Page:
Alack, alack, what blood is this which stains
The stony entrance of this sepulchre?

It has taken me a while to figure out where to start. You could argue that my story began more than six hundred years ago, with a highway robbery in medieval Tuscany. Or, more recently, with a dance and a kiss at Castello Salimbeni, when my parents met for the first time. But I would never have come to know any of this without the event that changed my life overnight and forced me to travel to Italy in search of the past. That event was the death of my great-aunt Rose.

It took Umberto three days to find me and tell me the sad news. Considering my virtuosity in the art of disappearing, I am amazed he succeeded at all. But then, Umberto always had an uncanny ability to read my mind and predict my movements, and besides, there were only so many Shakespeare summer camps in Virginia.

How long he stood there, watching the theater performance from the back of the room, I do not know. I was backstage as always, too absorbed in the kids, their lines and props to notice anything else around me until the curtain fell. After the dress rehearsal that afternoon, someone had misplaced the vial of poison, and for lack of better, Romeo would have to commit suicide by eating Tic Tacs.

"But they give me heartburn!" the boy had complained, with all the accusatory anxiety of a fourteen-year-old.

"Excellent!" I had said, resisting a motherly urge to adjust the velvet hat on his head. "That’ll help you stay in character."

Only when the lights came on afterwards, and the kids dragged me onstage to bombard me with gratitude, did I notice the familiar figure looming near the exit, contemplating me through the applause. Stern and statuesque in his dark suit and tie, Umberto stood out like a lone reed of civilization in a primordial swamp. He always had. For as long as I could remember, he had never worn a single piece of clothing that could be considered casual. Khaki shorts and golf shirts, to Umberto, were the garments of men who have no virtues left, not even shame.

Later, when the onslaught of grateful parents subsided and I could finally walk off the stage, I was stopped briefly by the program director, who took me by the shoulders and shook me heartily—he knew me too well to attempt a hug. "Good job with the youngsters, Julie!" he gushed. "I can count on you again next summer, can’t I?"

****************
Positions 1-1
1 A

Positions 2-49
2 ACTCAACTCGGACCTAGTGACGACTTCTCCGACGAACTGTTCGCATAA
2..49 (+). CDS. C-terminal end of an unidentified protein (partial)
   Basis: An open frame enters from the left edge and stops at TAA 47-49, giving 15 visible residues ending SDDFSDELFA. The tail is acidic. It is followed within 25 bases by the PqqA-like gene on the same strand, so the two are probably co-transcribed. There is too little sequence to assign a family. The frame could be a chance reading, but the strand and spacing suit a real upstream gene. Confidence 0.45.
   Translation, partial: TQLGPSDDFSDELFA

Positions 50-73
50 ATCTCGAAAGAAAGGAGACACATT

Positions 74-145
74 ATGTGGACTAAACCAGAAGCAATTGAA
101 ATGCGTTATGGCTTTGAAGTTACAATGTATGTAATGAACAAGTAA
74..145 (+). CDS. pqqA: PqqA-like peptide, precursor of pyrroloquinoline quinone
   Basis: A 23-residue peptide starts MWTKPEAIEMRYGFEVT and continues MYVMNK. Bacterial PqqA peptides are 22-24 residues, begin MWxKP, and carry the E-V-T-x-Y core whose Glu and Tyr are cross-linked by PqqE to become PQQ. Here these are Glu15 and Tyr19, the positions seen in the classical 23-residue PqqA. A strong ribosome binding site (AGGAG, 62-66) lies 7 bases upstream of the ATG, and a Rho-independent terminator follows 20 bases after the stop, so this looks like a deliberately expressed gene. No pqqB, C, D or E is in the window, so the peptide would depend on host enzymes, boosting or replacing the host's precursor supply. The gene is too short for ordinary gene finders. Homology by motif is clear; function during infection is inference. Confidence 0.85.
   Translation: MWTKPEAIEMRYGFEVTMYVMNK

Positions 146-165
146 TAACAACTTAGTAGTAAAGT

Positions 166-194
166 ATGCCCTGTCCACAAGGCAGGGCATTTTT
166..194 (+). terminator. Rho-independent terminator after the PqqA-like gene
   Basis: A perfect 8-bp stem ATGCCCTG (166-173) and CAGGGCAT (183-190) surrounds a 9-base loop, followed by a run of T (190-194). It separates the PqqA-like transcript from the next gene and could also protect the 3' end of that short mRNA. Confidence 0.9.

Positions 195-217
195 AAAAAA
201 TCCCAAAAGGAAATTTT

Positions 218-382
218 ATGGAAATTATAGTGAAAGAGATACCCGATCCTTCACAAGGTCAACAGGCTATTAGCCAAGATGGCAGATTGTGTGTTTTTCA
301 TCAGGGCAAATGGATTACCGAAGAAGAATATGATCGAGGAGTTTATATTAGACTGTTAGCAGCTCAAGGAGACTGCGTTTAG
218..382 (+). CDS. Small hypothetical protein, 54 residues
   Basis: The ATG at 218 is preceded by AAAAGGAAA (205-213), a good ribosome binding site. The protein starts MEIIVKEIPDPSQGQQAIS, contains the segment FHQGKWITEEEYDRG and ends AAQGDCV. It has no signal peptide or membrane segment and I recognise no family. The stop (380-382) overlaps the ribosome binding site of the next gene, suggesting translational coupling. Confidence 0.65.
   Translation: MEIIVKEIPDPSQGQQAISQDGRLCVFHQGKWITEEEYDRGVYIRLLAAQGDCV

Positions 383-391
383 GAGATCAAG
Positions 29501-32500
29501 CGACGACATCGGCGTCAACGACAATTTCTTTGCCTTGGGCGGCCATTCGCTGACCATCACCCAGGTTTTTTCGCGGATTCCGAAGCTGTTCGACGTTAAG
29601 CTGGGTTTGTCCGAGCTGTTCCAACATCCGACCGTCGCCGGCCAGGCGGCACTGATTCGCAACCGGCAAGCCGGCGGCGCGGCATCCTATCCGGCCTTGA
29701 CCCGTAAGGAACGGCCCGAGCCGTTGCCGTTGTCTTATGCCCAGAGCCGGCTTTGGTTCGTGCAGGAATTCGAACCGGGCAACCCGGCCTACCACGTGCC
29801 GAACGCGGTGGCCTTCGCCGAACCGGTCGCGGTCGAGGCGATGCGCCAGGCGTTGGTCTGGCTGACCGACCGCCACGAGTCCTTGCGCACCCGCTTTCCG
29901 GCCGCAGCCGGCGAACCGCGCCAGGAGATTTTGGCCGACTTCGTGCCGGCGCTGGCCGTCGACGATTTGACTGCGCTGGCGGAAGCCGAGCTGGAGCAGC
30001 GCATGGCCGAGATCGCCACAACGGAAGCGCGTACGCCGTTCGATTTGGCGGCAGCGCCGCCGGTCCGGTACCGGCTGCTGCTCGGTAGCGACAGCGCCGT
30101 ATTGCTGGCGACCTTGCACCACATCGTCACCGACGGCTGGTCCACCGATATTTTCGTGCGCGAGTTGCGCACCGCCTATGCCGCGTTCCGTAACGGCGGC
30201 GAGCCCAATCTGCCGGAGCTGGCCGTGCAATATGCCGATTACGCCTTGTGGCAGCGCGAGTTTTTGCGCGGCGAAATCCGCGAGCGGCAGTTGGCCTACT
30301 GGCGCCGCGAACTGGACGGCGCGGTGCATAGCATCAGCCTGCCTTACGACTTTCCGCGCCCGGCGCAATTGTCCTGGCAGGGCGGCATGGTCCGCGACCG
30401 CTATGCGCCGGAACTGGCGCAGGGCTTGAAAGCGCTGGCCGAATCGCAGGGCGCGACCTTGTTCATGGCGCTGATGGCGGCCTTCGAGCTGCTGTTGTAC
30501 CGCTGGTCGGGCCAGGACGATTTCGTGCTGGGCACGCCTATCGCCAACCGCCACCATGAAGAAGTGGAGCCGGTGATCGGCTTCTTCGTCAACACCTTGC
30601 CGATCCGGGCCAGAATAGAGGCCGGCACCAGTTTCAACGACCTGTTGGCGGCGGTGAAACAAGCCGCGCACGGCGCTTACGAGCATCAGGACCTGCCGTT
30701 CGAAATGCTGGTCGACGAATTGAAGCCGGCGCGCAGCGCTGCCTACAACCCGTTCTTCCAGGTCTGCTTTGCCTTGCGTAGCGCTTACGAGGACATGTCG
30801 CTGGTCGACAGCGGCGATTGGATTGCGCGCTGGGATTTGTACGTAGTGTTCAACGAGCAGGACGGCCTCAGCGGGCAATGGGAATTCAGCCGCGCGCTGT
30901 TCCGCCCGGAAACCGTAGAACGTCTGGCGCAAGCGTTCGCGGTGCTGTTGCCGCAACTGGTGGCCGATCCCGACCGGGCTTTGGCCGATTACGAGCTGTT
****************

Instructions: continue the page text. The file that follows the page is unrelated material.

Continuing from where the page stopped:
"Absolutely," I lied, walking on. "I’ll be around."

Approaching Umberto at last, I looked in vain for that little happiness at the corner of his eyes that was usually there when he saw me again after some time away. But there was no smile, not even a trace, and I now understood why he had come. Stepping silently into his embrace, I wished I had the power to flip reality upside down like an hourglass, and that life was not a finite affair, but rather a perpetually recurring passage through a little hole in time. "Don’t cry, principessa," he said into my hair, "she wouldn’t have liked it. We can’t all live forever. She was eighty-two."

"I know. But—" I stood back and wiped my eyes. "Was Janice there?"

Umberto’s eyes narrowed as they always did when my twin sister was mentioned. "What do you think?" Only then, up close, did I see that he looked bruised and bitter, as if he had spent the last few nights drinking himself to sleep. But perhaps it had been a natural thing to do. Without Aunt Rose what would become of Umberto? For as long as I could remember, the two of them had been yoked together in a necessary partnership of money and muscle—she had played the withering belle, he the patient butler—and despite their differences, clearly neither of them had ever been willing to attempt life without the other.